There are many different theories that try to explain motivation. These theories are all partly true and help to explain some of people's behaviour. Motivation is acute for people in the middle of their careers or for those who have limited opportunities for further advancement and of course for young people beginning their careers. For leaders there may be difficulties in motivation employees in short term and in long tern employments. This is due to the complexity of motivation, and that the fact there is no easy or guaranteed solutions to these problems.
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Maslow's hierarchy of needs theory basic proposition is that people have wants and that they are always wanting more. This depends on what they already have. He believes that people's needs are arranged in a series of levels, a 'hierarchy of importance'.
He identifies five levels from the first and lowest level, physiological needs, through love needs, esteem needs, safety needs to the need for self actualization which is the highest level. The hierarchy of needs can be shown as a series of steps but is most commonly displayed in the form of a pyramid. The pyramid is an appropriate illustration as it shows the thinning out of the needs as an individual progress.
But there are numerous problems relating Maslow's theory in the work situation. These include that there is a doubt about the time that can elapse between satisfaction of the lower need to the emergence of the highest level need, Individual difference, some outcomes and rewards at work satisfy more than one need and that there is many ways in which people may seek satisfaction, so people within the same level of hierarchy, will not be the same.
Herzberg's two factor theory, Herzberg's original study consisted of interviews with 203 accountants and engineers, chosen because of their growing importance in the business world, from different industries in the Pittsburgh area of America.¹Herzberg used what was known as the incident method. Individuals were asked to acknowledge times when he/she felt good or bad about their current job or previous jobs. Responses to these interviews were mainly consistent and relevant that they were 2 different sets of factors that were affecting people's motivation and work. This led to Herzberg's 2 factor theory of motivation. One factor was concerned with job environment and extrinsic to the job itself and the other set of factors are, if present, serve to motivate the individual to greater effort and performance. These factors are related to work itself and job content. Herzberg's theory however is often a source of debate. There have been many other studies in which test the theory. Some of these studies provide support for Herzberg's theory. The two main criticisms of Herzberg's theory are that the theory has limited application to 'manual' workers and the other is that it is 'methodologically bound'³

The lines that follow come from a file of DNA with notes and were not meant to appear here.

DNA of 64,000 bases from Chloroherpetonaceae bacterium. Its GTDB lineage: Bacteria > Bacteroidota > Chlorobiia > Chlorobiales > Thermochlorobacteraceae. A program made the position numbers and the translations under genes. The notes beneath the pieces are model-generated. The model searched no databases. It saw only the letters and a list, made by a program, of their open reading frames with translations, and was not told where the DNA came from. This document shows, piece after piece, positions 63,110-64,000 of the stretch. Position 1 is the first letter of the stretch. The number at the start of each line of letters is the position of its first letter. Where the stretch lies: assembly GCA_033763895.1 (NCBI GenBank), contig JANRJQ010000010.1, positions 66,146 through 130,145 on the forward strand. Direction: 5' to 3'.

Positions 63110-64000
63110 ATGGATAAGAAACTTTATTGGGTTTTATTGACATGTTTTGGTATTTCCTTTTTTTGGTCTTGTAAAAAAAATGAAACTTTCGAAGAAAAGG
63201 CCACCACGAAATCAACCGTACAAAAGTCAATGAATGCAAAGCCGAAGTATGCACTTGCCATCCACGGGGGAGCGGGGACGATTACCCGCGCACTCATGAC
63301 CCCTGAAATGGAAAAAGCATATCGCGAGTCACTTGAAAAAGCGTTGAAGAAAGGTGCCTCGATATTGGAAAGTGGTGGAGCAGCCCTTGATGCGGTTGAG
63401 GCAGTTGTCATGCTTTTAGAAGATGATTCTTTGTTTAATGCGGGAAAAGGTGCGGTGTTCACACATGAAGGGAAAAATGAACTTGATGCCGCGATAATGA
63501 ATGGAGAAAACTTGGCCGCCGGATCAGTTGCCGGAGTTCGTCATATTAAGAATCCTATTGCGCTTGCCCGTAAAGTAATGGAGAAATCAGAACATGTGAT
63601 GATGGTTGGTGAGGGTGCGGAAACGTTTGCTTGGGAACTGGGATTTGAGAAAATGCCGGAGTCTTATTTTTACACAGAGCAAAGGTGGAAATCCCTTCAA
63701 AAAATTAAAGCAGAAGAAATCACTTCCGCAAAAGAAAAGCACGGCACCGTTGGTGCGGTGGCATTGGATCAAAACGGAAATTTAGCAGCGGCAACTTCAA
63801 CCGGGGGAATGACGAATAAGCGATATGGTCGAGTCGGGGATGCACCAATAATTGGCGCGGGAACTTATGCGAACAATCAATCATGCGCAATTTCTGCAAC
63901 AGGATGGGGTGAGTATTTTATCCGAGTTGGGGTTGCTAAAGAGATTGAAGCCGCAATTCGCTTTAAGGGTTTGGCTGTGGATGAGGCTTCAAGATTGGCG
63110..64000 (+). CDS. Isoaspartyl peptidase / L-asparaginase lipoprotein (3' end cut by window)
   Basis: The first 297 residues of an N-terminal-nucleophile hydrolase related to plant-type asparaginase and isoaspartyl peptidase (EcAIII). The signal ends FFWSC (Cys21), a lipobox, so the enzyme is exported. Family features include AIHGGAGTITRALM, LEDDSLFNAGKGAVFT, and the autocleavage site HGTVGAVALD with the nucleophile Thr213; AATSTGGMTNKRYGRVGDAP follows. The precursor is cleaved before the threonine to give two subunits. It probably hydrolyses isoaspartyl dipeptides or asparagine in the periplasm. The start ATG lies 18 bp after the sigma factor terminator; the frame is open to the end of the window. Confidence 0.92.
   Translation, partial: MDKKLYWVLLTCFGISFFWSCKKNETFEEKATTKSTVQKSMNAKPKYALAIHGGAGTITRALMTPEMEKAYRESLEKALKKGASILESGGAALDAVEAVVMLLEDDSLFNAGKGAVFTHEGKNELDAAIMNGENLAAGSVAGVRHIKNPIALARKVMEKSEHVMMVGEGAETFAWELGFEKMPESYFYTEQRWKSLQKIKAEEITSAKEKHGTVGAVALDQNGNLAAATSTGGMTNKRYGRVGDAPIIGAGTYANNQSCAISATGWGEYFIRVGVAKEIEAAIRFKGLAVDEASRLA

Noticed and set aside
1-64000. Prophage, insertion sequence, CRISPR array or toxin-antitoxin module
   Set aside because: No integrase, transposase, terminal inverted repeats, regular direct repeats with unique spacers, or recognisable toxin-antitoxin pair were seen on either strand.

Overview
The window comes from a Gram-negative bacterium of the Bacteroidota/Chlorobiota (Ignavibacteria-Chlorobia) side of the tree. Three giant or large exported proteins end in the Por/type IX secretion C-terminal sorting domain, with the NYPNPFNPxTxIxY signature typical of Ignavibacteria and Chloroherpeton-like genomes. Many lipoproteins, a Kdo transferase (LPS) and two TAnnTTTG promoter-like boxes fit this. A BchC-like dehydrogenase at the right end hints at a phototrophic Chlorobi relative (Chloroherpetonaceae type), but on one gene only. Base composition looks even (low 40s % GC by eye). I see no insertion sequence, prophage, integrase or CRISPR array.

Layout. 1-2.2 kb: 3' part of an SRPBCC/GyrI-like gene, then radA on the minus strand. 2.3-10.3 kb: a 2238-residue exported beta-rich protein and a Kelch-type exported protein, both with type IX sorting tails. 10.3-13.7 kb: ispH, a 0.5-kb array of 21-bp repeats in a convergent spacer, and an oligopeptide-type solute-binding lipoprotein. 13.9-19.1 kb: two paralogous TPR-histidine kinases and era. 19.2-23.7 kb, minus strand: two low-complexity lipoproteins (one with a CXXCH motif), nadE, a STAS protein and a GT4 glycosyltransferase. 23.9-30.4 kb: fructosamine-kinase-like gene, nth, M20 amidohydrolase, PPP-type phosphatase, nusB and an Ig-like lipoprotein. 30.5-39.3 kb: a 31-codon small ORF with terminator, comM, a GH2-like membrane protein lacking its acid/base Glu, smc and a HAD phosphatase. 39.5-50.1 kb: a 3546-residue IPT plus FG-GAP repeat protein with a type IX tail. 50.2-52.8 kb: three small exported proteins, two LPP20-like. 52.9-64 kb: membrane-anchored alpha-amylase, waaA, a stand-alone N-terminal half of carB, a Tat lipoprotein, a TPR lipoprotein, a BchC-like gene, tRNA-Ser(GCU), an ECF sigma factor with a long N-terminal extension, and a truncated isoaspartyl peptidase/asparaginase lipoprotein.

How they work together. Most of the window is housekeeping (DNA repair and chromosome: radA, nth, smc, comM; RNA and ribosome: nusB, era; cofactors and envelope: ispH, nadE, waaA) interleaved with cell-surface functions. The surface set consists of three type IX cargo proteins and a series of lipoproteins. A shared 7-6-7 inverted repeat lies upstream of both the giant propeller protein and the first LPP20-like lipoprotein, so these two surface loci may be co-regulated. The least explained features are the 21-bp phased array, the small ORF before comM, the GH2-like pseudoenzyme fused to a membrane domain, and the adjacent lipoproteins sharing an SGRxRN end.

McClelland's achievement motivation theory, McClelland's work came from the investigation of hunger needs and the affect to which food dominated thought processes. McClelland indentified 4 main motives, these motives were: the achievement motive, the power motive, the affiliative motive and the avoidance motive4
The first 3 motives are similar to Maslow's self-actualisation, love needs and esteem. The intensity of these 4 motives varies between people. It also can tend to vary with peoples different occupations. McClelland believed that the achievement need was the most important for the countries success and economic growth.